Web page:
Saddle
The standard saddle used was the 1859 pattern McClellan. Captain George B. McClellan developed the saddle's design as a result of his travels on the frontier, in Mexico and Europe in the 1850s. A distinctive feature of the saddle was the rawhide seat which was adopted as an economy measure. The McClellan saddle, which weighs approximately eighteen pounds, was designed for the comfort of the horse. This saddle, with certain modifications, continued to be used by the Cavalry until World War II.

Stable
The Mounted Color Guard Stable is housed in the last cavalry training stable building which still has a cobblestone floor. This building was built in 1889 with a capacity for seventy-six horses. Rooms were set aside for the Stable Sergeant and Tack Room. Today, the building is home to the Mounted Color and is staffed by a First Sergeant and special duty soldiers from units assigned to Fort Riley."


We thank the Ft. Riley Public Affairs Office for the accounts and photos presented in this web document. Color Ft. Riley photos by Gary Skidmore.

Mark Atwood The Soldier whoTrains Wild Mustangs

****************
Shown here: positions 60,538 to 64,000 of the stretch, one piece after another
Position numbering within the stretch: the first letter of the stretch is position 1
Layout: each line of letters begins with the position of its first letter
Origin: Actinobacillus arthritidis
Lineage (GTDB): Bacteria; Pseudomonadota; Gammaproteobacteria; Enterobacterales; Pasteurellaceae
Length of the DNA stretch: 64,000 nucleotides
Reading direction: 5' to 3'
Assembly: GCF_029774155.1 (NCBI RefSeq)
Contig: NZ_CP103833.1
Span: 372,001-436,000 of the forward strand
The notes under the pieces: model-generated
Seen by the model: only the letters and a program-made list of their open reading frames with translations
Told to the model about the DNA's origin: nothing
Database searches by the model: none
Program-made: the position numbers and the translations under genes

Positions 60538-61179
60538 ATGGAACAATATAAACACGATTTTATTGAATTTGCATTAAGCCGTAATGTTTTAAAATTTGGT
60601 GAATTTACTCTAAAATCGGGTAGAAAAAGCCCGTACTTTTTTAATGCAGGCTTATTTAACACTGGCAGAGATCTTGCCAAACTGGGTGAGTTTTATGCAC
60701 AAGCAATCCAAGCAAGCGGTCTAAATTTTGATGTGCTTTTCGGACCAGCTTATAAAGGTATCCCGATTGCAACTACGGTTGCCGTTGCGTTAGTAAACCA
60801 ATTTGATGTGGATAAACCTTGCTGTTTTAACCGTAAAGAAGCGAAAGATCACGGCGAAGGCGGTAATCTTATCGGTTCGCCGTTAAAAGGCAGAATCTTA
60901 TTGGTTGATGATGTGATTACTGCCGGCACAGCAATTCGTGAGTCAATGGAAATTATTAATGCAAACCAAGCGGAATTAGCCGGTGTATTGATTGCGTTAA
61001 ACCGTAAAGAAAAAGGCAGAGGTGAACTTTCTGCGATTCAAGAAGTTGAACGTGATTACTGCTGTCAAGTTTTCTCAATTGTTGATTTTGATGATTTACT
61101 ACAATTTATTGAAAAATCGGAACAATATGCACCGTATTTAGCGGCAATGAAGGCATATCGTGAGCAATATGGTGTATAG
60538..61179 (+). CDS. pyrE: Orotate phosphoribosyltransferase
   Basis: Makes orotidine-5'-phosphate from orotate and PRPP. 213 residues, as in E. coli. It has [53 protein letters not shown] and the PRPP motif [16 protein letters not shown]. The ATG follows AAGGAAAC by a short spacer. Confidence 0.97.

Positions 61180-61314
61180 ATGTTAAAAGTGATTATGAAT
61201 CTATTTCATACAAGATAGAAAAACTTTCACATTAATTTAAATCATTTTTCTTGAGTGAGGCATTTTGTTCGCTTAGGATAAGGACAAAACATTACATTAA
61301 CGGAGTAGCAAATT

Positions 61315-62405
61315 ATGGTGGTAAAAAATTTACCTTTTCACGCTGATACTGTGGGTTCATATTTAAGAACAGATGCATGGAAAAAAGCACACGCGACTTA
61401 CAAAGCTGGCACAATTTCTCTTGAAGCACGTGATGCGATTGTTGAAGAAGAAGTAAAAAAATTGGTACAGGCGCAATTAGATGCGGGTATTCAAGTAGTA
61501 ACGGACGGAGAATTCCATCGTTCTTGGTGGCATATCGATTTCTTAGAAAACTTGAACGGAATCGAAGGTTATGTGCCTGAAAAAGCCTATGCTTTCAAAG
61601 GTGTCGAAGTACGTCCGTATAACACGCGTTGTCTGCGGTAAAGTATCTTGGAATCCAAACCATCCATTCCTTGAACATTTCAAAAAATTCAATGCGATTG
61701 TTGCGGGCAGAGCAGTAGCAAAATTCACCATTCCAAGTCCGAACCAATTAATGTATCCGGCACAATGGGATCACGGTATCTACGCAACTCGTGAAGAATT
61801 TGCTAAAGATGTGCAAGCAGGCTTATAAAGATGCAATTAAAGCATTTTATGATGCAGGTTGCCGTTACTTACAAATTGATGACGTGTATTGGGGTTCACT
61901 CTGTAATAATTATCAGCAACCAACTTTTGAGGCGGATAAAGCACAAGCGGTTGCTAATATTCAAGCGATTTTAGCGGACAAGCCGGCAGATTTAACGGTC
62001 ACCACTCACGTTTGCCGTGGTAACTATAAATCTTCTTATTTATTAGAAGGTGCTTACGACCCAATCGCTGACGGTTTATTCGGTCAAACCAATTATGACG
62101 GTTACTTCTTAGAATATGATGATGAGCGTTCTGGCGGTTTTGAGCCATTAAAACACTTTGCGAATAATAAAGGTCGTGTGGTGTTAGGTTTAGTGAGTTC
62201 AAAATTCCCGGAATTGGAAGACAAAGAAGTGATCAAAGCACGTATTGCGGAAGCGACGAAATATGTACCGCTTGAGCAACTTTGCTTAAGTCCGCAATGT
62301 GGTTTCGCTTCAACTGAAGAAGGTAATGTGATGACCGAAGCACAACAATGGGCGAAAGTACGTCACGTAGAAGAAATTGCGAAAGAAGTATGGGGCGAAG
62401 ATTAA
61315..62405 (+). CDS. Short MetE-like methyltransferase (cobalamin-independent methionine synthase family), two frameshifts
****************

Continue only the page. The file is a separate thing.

The Last of the U.S. Army Horses, Black Jack

"Black Jack was born on January 19, 1947. His breeding was not known, but he was a beautiful black gelding. Black Jack was sent from Fort. Reno, Oklahoma, to the Third Infantry (The Old Guard) at Fort Myer on November 22, 1953. He was named after General John J. "Black Jack" Pershing, Supreme Commander of the American Expeditionary Force in World War I..."


Comanche

"Defeat rather than victory brought fame to Comanche. He was known as the sole survivor of General George Custer's command at the Battle of the Little Bighorn on June 25, 1876.
Of mustang lineage, he was born about 1862, captured in a wild horse roundup, gelded and sold to the U.S. Army Cavalry on April 3, 1868, for $90. The bay, 925 pounds, standing 15 hands high with a small white star on his forehead, became the favorite mount for Captain Myles Keogh of the 7th Cavalry. He participated in frequent actions of the Regiment and sustained some 12 wounds as a result of these skirmishes..."


TRAVELLER, Robert E. Lee's War Horse

"Traveller was the war horse of General Robert E. Lee. Traveller was ridden by General Lee thoughout most of the Civil War. The iron grey horse was born in 1857 in Greenbrier County, in what is now West Virginia..."